An insider’s look at growing up in a family unaware of problems with depression, anxiety and alcohol
Reprinted from "Families" issue of Visions Journal, 2004, 2(3), pp. 42-44
As far back as I can remember, I felt like an outsider, both within my family, and out there in what seemed to me like an unsafe world. I have spoken to many who have experienced mental illness in their childhood who felt exactly the same way.
Many children go through a stage of shyness in early life. Some may even keep this trait throughout their childhood and into adulthood. Most of us remember hiding behind mom or dad’s leg for a short while, until we got used to a new person in our surroundings; however, an anxiety disorder is quite different.
I recall an afternoon in Peterborough, Ontario. I was three years old. While busy playing in the upstairs of our farmhouse, I heard my uncle and aunt arriving at our front door on a visit from Hamilton. I was terrified. I climbed into an old clothes chest until they and my parents came looking for me. My body trembled as I heard them coming up the stairs, their voices getting louder, with my mother’s becoming more stressed as her concern for my whereabouts increased. As they got closer to my hideout, my fear intensified until they eventually found me.
Thirty-seven years later, I still vividly remember the power of that fear which filled my entire being. This was not shyness: this was mental illness, and neither my parents nor I had any idea what was going on inside my head. This unintentional ignorance on everyone’s part would last another 26 years, until the pain of social anxiety disorder and depression convinced me to seek help.
Soon after this incident, I discovered alcohol. It was never too far out of reach in our Irish family home. The bottle of Canadian Club whiskey was always prominent on top of the fridge. "That’s Dad’s medicine!" would be my mother’s answer to my quizzical musings. "Medicine," I thought. "That’s what makes a person feel better, isn’t it? Hmmm, maybe it would work for me. I’ll have to give it a go."
My adventure into self-medicating with alcohol began early. Six years old is my first recollection of being looped. It took 20 years filled with drunken mishaps and physical illness to get to the doors of recovery from alcoholism. I ran on alcohol, lived for alcohol, and was dying of a seemingly hopeless malady. I remember the insanity near the end of my drinking career thinking, "If this stuff makes me feel better after work, it must do the same if I drink in the morning before the workday begins!" And on it went, until June 10, 1990, when I hit the wall and admitted defeat. The fear of drinking overtook the fear of not drinking, but it was another three years before I got the help I needed for my reason for drinking in the first place: social anxiety disorder and depression.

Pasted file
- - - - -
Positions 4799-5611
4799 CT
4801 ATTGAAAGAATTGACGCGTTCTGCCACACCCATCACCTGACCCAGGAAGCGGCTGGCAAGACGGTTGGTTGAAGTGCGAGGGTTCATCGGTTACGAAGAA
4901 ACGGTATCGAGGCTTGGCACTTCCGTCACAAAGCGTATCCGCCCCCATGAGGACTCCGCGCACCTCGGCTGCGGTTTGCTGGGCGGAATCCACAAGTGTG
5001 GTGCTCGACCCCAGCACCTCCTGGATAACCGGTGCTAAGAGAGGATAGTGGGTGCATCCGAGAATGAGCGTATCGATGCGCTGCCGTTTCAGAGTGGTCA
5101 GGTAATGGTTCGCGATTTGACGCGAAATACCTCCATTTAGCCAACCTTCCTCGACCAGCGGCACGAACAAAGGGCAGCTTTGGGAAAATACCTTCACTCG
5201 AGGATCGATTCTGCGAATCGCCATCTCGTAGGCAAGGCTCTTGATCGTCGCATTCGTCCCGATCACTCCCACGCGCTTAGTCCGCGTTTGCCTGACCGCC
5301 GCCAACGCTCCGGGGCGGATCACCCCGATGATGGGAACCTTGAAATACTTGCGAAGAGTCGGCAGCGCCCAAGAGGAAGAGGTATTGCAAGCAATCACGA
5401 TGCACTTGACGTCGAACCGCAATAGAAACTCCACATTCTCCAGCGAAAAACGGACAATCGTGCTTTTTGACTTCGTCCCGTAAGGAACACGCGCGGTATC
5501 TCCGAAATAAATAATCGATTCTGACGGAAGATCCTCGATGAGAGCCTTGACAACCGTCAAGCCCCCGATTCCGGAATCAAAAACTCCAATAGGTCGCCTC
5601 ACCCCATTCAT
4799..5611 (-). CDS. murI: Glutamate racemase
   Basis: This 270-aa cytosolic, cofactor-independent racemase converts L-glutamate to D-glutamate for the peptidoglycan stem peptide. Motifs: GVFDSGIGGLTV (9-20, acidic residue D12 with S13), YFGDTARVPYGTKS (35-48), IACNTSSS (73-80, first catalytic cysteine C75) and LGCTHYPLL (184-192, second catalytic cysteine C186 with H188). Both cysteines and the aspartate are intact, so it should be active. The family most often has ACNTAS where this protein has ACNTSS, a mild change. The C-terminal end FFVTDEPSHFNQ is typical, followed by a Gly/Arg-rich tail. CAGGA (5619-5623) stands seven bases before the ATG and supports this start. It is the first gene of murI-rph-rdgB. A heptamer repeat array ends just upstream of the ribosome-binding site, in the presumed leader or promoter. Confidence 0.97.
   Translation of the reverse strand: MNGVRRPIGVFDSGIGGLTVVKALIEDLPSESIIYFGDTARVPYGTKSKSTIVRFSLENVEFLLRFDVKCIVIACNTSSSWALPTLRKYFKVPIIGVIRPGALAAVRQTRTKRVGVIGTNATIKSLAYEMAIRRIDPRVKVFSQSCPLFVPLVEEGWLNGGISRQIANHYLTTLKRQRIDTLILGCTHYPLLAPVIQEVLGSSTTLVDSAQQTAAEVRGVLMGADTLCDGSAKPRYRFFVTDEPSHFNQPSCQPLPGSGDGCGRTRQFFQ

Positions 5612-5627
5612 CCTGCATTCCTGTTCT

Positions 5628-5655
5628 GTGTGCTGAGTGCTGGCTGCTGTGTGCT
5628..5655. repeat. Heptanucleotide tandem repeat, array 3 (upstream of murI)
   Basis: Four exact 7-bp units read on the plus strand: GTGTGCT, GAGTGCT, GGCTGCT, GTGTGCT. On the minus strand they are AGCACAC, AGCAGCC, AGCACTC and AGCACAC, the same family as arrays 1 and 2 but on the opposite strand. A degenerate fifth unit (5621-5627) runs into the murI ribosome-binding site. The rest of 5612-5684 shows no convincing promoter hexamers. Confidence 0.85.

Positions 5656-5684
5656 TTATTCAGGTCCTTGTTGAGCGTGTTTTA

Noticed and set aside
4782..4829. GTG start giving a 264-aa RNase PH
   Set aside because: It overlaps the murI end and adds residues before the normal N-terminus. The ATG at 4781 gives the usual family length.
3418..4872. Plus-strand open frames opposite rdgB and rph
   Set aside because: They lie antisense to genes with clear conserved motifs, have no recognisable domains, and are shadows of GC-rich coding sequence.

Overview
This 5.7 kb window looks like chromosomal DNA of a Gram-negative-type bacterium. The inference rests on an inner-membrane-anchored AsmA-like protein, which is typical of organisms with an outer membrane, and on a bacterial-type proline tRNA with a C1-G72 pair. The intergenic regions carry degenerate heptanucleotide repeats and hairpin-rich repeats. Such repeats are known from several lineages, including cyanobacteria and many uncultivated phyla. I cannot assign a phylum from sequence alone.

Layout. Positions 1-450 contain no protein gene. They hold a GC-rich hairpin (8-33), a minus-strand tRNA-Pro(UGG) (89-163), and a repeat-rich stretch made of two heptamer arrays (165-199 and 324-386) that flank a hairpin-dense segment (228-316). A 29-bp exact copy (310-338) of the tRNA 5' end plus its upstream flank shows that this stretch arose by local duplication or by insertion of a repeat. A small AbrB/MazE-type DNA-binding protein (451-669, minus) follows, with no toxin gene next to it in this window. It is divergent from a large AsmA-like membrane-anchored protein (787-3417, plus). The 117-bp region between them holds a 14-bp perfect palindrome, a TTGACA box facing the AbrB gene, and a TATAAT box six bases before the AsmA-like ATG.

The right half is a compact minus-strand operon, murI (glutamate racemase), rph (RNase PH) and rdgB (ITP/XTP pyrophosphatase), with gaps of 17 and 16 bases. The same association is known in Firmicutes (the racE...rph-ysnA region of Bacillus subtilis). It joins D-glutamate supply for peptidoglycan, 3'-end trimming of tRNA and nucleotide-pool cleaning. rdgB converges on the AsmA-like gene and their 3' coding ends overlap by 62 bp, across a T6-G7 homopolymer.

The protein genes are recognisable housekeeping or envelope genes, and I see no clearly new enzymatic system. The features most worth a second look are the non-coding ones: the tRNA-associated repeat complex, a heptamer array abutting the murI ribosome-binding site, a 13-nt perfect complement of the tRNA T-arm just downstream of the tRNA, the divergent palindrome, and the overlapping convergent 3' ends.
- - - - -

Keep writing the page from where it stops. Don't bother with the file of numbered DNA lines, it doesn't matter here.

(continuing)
The illness known as alcoholism is a mystery to most, but not to the alcoholic. In our minds, it is the only way to deal with and stay in the game of life. It is an allergy of the body coupled with an obsession of the mind. The body says, "I can’t drink," yet the mind says, "I must!"– a more perplexing and terrifying dilemma is difficult to imagine. It is even more troublesome when the alternative to being intoxicated is being clinically depressed and anxious. And it was, and probably still is, a mystery to my family as to what was happening to me.
Public education on mental illness and addiction, then and now, is sorely needed, yet remains inadequate.
Since coming into the field of mental health, and learning in recovery what alcoholism is (and isn’t), I have often wondered about the different life I may have lived had my parents known the signs and symptoms of mental illness and where to go for help. Along with cutting into the profits of Labatt’s, Molson and the makers of Jack Daniels, this knowledge might have saved me more than 20 years of not knowing about the life-threatening illnesses I was dealing with. That is why this work is so important to me.
Information needs to be delivered in the classrooms, doctors’ offices, hospital waiting rooms and other public places so that years of suffering by our children can be avoided. It is truly the difference between many of them living a full and happy life or dying a slow and painful death.
About the author
Murphy is Executive Director of the Canadian Mental Health Association, Kamloops Branch and helps organize the Kamloops sites of Depression Anxiety Screening and Education Day